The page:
‘Take Time To Become Leaders’

Published 9 years ago
‘Take Time To  Become Leaders’

You started as a schoolteacher. How did you get into development work?

South Africans of my generation were born into a situation that required us to take a stand. Some of us were lucky to be in communities where there were opportunities for us to be involved in charity and development work. The organization that gave me the first insight about my community was the YWCA, because my mother was a member. She was my role model as she was involved in community work. A lot of women were quietly making a difference. They were ordinary women doing extraordinary things during the apartheid days. They were filling the gap to provide services the system was not providing in black townships. Many of them worked in communities to get women to grasp the fact that spacing children will give them the freedom to be productive citizens, further their education and take time to become leaders.

How much of a challenge is reproductive health today in Africa?

Reproductive health continues to be one of the biggest issues of our time. Many of the girls start their journey to poverty at a very early age. It is usually because of unmet needs of reproductive health, and lack of access to services and in some cases, the challenge of reproductive rights that are violated: it could be rape and denial of services, therefore at an early age, they end up having children they cannot afford to look after. And as soon as that happens, they have signed a contract with poverty forever. They have also introduced poverty in the next generation, as it is most likely that the children they have will also be poor.

At another level is the prevalence of early marriages, one of the biggest challenges we have in the 21st century. They are sanctioned by parents and traditional leaders and we have inadequate response and action by governments. Many of the children who have early marriages are never going to take full advantage of their potential. A young girl who has the capacity to be a great scientist loses all of it, because at age 12, she is married to a 40-year-old. In many situations, the girls are married off to people they don’t know. So their emotional wellbeing is completely ignored.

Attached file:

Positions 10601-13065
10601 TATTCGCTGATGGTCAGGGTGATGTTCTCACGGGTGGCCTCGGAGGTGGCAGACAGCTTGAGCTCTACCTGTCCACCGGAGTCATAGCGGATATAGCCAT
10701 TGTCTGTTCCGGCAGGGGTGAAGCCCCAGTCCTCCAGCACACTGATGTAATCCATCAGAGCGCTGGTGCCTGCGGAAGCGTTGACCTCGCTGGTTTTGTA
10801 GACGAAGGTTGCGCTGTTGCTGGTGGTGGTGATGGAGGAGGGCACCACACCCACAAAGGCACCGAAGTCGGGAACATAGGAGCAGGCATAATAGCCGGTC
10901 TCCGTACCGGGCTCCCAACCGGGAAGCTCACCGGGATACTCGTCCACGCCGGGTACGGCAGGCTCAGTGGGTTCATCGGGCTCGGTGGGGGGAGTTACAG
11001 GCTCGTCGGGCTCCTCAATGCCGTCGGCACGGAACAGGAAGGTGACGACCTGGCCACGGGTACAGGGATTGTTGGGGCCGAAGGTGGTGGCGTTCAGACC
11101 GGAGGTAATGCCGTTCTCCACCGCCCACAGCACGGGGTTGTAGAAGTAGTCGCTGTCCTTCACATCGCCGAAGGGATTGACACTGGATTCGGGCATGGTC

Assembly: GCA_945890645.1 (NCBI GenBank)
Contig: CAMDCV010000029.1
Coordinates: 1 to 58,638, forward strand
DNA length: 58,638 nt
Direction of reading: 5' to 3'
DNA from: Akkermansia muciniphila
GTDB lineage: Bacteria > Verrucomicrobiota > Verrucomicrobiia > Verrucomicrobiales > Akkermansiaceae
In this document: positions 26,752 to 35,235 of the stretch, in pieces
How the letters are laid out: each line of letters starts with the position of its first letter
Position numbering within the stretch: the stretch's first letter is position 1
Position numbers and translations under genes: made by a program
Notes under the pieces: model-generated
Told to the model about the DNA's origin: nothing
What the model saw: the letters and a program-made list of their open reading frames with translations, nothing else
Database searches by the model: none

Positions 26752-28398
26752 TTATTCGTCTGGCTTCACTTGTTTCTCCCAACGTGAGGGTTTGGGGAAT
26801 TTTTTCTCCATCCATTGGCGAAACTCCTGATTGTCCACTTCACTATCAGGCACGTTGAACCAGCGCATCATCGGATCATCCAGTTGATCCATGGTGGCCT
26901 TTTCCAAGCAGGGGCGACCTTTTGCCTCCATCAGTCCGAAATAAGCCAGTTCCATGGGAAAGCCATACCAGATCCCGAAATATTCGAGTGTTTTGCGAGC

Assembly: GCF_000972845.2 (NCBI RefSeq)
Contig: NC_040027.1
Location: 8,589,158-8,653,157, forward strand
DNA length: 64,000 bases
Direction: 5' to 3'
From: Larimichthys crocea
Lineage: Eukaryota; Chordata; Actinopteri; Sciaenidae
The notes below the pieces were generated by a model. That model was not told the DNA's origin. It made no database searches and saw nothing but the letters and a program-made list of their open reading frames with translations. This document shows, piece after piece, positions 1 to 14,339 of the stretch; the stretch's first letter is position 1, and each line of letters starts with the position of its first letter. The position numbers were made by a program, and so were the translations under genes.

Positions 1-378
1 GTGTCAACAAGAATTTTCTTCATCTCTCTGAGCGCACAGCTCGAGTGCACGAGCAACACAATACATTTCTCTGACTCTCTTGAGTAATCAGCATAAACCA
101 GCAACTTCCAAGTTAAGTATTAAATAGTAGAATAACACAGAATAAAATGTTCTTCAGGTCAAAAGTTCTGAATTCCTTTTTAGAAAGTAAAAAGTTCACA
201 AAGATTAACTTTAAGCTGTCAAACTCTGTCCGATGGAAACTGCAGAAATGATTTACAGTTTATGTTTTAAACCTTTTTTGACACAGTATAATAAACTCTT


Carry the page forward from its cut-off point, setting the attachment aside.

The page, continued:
What about the missing Nigerian girls?

What has happened to the girls in Nigeria is in many ways a reflection of this crisis. What we are experiencing is modern-day slavery – the trafficking of young girls abducted in their communities. We are doing it to ourselves as Africans, we are taking our own children and abducting them and selling them and all of us who condemn slavery as nations of the world are not there to make sure this practice is not allowed to thrive on our continent or anywhere in the world. We have to find a way of making this a global responsibility, and not just the responsibility of the nation where it happens.

We are establishing a partnership with African Development Bank and will be working in post-conflict countries to support the recovery of women so they have the means to rebuild their lives and the community. The majority of women in Africa work in agriculture. Statistics [reveal] that if we show the same amount of support to women in agriculture, it will positively impact 150 million people on the continent.

What about issues of public health?

In some countries [in Africa], mothers and children die under circumstances that are preventable. Public education and access to public health is growing on the continent, there are many good stories of economic opportunities for women in ecotourism, sustainable development and the knowledge economy. For all these decisions to become public norms, you need all of society to buy into the changing circumstances. You need the man to be a part and parcel of this. For International Women’s Day 2014, our program ‘He For She’ called for men to come out and share their views on why gender equality is important and what they can do about it, in their companies and communities.

What is the global perception

of Africa?

It is by and large negative. We are not hearing enough about women who are breaking the glass ceiling and are change-agents. We don’t hear enough about Rwanda, where the parliament has the highest female participation. There are an outstanding number of women who are passing laws in Nigeria.

More should be done to ensure girls do not stay out of school. The education is also about curriculum, and to produce teachers who do not propagate stereotypes. And [the need] is to have a labor market that has equal pay for men and women.

You have been SA’s Deputy President. Would you ever be keen on making it as its first female President?

There are a lot more capable women.

When it happens, it will be a great day for South Africa and I will be cheering and supporting them.

– Interviewed by Methil Renuka